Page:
Study: Higher Wall Street Fees Equal Lower Returns for State Pensions
Study Shows Indexing Could Save States $5 Billion
A new study released today shows that state pension systems that pay the highest Wall Street money management fees get poor investment returns relative to their peers. The study, conducted by the Maryland Public Policy Institute (MPPI), contradicts the assumption that Wall Street advice helps state pension systems achieve superior returns.
The study shows that higher Wall Street fees equal lower returns for state pensions. Specifically, the ten states paying the highest median Wall Street fee ratio of 0.66 percent earned annualized five-year returns of 12.44 percent, but the ten states paying a much lower fee ratio of 0.26 percent enjoyed a higher annualized return of 12.77 percent. The five states paying the highest fee ratios were Missouri, South Carolina, New Jersey, Maryland and Oregon.
“The findings are troubling,” said Jeff Hooke, a senior fellow at MPPI and one of the report’s authors. “The investment policies suggest either a lack of numeracy or a decision process not driven by the best interests of the pensioners and taxpayers.”
The full study, which updates calculations completed for a similar study in 2013, can be viewed at mdpolicy.org.
The study also shows that a passive index that mimics the investment allocation of the typical state pension fund outperformed the peer group median by 1.62 percent per year over a five-year period. By indexing most of their portfolios, the study concludes the 33 state funds surveyed could save $5 billion in fees annually, while obtaining similar (or better) returns to those of active managers. Enacting this policy potentially reduces unfunded pension liabilities by $70 billion within two years.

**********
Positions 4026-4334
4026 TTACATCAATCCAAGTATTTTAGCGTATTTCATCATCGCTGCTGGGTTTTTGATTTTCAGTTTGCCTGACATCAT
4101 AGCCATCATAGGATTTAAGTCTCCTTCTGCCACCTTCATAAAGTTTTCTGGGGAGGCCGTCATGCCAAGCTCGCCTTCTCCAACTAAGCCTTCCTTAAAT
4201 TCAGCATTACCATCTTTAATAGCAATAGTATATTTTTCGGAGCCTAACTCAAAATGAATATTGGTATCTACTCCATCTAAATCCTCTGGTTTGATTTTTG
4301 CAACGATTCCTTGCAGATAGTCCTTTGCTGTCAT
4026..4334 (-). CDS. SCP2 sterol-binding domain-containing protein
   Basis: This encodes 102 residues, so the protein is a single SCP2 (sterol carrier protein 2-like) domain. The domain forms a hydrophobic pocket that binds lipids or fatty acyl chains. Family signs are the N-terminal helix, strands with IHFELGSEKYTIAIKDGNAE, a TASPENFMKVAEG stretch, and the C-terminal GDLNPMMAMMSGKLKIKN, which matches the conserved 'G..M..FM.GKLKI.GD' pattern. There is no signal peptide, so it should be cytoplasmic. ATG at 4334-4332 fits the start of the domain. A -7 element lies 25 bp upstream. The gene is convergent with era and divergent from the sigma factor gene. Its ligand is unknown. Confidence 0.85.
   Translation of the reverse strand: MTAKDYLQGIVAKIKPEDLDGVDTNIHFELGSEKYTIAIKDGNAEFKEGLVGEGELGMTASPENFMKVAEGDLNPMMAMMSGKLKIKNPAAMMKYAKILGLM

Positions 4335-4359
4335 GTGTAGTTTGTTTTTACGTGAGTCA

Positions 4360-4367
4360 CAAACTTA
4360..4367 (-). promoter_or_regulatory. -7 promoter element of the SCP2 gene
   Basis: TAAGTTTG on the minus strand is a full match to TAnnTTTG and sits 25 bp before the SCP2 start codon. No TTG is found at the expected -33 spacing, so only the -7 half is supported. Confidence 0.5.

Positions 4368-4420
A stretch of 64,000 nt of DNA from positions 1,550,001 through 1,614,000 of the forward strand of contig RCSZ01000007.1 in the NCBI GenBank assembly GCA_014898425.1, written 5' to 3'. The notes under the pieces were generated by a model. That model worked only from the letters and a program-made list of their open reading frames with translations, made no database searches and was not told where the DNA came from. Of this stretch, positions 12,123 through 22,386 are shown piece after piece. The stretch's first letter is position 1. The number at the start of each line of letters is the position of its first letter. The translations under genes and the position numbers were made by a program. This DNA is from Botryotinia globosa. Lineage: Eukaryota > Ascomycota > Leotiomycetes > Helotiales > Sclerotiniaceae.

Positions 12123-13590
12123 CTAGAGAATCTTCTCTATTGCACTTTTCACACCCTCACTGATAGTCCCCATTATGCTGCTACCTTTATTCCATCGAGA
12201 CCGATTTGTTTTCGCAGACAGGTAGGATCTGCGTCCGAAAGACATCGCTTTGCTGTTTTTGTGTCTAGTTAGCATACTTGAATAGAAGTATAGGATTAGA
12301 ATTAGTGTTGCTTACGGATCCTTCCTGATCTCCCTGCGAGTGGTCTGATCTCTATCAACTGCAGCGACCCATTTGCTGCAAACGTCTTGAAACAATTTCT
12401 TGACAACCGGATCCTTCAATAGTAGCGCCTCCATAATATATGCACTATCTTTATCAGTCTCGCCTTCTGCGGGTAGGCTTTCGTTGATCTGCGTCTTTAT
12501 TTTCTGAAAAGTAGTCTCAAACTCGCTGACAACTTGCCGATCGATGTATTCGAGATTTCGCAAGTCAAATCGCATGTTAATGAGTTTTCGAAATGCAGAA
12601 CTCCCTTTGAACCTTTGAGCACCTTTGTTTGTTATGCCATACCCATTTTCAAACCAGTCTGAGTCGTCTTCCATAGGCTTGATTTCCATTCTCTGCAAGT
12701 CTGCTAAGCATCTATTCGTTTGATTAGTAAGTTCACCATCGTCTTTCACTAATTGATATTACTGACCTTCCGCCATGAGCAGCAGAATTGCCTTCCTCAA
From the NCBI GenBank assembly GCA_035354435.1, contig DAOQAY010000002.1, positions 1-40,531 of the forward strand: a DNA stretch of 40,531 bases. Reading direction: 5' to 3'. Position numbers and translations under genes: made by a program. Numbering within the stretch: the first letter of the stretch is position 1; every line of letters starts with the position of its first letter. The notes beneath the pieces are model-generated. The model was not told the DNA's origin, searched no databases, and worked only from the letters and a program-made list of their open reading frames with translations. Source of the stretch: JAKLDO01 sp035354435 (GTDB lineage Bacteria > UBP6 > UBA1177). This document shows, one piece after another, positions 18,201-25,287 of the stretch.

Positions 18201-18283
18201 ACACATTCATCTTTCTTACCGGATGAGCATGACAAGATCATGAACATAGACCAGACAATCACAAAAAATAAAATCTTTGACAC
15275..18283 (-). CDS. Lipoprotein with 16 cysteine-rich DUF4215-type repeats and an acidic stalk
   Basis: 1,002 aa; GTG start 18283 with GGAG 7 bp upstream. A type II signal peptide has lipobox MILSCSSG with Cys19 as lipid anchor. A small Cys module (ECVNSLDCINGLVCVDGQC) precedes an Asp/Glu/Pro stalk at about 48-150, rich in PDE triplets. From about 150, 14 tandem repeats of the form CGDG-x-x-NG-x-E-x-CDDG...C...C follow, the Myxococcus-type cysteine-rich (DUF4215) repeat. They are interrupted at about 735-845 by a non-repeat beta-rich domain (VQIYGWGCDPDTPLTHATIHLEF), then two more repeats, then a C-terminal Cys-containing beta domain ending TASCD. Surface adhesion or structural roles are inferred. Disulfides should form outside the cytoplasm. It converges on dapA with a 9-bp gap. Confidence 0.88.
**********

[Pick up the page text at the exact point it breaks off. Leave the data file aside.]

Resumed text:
“Given that indexing has superior returns and lower cost attributes relative to active management, pension fund managers may have problems resisting a Tibble-type legal challenge from a union pensioner,” added Mr. Hooke.
“Private equity and hedge fund investments have been disasters for the states,” indicated John Walters, an MPPI fellow and report co-author. “Their underperformance was a surprising 5 percent per year, compared to relevant benchmarks, and it cost the states tens of billions in lost income.”
“The key conclusion—high priced advice provides lower returns—contradicts the efficient market teachings of our professors,” pointed out Steven Hee (Yale ’17) and Shahzeb Mirza (George Washington ’17), two project researchers. “It would be interesting to hear the pension funds’ side of the story.”
State public pension systems contract with investment firms to select publicly traded stocks and bonds that comprise the bulk of the systems’ investment portfolios. The Wall Street firms’ typical sales pitch is that they can outperform a given section of the market; therefore, the system should pay them a fee for their investing prowess.
State pension funds can ill afford questionable costs. The Pew Center on the States estimated in July 2015 that the nation’s state-run retirement systems had a $968 billion shortfall in 2013 – a $54 billion increase from the previous year.
About the Maryland Public Policy Institute: Founded in 2001, the Maryland Public Policy Institute is a nonpartisan public policy research and education organization that focuses on state policy issues. The Institute’s mission is to formulate and promote public policies at all levels of government based on principles of free enterprise, limited government, and civil society. Learn more at mdpolicy.org.